Bardwell, Suffolk (†St Edmundsbury & Ipswich) C.14
In the photograph, the painting on the upper part of the wall shows a basket or cradle-like object near the window, with some patches of pigment around it. I do not know what this is – various subjects, now gone, are recorded at Bardwell, but this enigmatic detail does not fit any of them.
But the subject below, although it seems to have gone completely unrecorded, is a Deposition, and it may once have been part of a Passion Cycle. At the far right is the top part of a ladder, with the left arm of the dead Christ slanting across it. Part of the Cross-beam is visible, as are the claws of a pair of pincers at the right. Further left, in the centre of the painting, two people are taking Christ down; a male figure in a short red tunic supports his body around the waist, and a figure with long yellow hair, on the face of it certainly female, supports his arm at the left.
Christ has a short loincloth, his feet are crossed and, implicitly, pierced with a single nail, and his haloed head is slumped on his shoulder.
The two flanking figures are probably Joseph of Arimathea and Mary Magdalene. If they are, then it is unusual, but not unprecedented, to see Mary in this specific role rather than as weeping but otherwise passive onlooker. A contrasting case is the Crucifixion at Turvey.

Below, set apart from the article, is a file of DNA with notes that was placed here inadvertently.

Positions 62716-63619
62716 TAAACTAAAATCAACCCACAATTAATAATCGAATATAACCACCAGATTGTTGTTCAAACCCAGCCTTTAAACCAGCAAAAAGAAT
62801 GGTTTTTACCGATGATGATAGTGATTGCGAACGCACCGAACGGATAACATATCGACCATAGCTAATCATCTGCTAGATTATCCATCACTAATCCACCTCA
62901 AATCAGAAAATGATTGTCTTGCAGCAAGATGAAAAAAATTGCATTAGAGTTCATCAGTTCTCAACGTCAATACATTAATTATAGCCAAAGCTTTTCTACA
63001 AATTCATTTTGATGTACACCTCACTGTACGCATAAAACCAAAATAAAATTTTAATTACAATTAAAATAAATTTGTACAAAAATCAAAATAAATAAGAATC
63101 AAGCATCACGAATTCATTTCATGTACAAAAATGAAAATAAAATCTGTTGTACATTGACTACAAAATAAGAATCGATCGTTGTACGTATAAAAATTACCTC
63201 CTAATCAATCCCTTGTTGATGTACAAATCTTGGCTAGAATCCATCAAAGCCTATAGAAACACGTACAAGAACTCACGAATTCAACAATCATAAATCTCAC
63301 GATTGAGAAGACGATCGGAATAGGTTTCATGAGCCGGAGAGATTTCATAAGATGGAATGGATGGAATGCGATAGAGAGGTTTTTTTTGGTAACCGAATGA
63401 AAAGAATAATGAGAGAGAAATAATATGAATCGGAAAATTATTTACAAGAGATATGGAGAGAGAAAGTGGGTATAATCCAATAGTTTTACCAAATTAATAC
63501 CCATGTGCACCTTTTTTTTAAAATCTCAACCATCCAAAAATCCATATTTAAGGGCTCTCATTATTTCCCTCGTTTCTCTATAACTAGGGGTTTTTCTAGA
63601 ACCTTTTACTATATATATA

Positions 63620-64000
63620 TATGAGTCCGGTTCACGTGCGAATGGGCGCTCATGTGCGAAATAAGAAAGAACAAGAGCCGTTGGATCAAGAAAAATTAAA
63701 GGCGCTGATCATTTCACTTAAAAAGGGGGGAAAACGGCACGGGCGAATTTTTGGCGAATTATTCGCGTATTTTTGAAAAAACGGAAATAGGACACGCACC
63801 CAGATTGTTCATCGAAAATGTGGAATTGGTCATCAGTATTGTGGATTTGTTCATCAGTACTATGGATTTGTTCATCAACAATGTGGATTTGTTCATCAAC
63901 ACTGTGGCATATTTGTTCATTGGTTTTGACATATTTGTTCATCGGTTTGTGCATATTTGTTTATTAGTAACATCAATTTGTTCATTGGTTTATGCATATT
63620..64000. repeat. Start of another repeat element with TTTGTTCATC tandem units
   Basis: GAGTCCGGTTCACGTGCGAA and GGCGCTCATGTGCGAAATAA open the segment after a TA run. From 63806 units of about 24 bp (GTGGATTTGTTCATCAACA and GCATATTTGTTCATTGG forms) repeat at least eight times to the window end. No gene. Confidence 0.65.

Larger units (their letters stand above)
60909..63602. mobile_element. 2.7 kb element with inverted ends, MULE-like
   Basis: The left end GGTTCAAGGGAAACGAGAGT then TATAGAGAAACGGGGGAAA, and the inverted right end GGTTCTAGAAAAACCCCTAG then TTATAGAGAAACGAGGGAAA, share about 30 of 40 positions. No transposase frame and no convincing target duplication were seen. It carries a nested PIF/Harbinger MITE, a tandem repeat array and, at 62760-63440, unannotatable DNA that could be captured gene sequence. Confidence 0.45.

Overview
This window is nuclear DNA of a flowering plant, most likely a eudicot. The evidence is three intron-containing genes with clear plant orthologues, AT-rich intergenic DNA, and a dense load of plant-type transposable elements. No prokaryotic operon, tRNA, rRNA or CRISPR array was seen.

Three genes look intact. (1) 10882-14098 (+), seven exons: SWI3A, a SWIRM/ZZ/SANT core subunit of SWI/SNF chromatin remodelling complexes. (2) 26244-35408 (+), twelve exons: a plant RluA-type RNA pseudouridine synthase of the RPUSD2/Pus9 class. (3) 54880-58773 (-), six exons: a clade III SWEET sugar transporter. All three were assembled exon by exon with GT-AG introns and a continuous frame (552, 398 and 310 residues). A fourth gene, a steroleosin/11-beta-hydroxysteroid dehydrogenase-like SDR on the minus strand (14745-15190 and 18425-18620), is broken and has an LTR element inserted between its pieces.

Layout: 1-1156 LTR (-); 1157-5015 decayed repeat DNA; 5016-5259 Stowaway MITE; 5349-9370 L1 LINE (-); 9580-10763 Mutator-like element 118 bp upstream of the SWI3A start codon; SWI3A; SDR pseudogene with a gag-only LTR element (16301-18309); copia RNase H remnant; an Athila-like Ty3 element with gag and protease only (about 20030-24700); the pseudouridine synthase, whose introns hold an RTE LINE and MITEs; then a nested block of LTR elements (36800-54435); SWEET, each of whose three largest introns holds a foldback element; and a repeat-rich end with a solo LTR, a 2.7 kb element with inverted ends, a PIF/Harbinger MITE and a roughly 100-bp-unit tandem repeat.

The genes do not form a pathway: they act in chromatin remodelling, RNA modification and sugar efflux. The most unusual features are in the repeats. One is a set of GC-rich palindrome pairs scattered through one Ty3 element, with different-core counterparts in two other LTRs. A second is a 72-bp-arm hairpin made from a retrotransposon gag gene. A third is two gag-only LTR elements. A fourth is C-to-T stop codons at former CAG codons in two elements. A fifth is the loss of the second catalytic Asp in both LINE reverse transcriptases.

The Deposition may once have been part of a fuller Passion Cycle, and Bardwell was once very extensively painted. When the medieval scheme was originally uncovered in 1853 a Life of St Catherine (some fragments of this remain on the south wall), a Seven Deadly Sins and a subject then called the King of Terrors but now identified as a very interesting Three Living & Three Dead were all recorded and copied. But all were quickly whitewashed over again and later attempts to uncover them had to be abandoned because of the instability of the underlying plaster layer. The black bar visible across the lower part of the Deposition is a candle-holder set up at around the time of these Victorian alterations to the church. Medieval Bardwell also had a flourishing and long-lived Guild dedicated to St Peter, to which most of the population of the village seemed to belong. Its Guild Hall, now a private house, is still there.
Website for SS Peter and Paul, Bardwell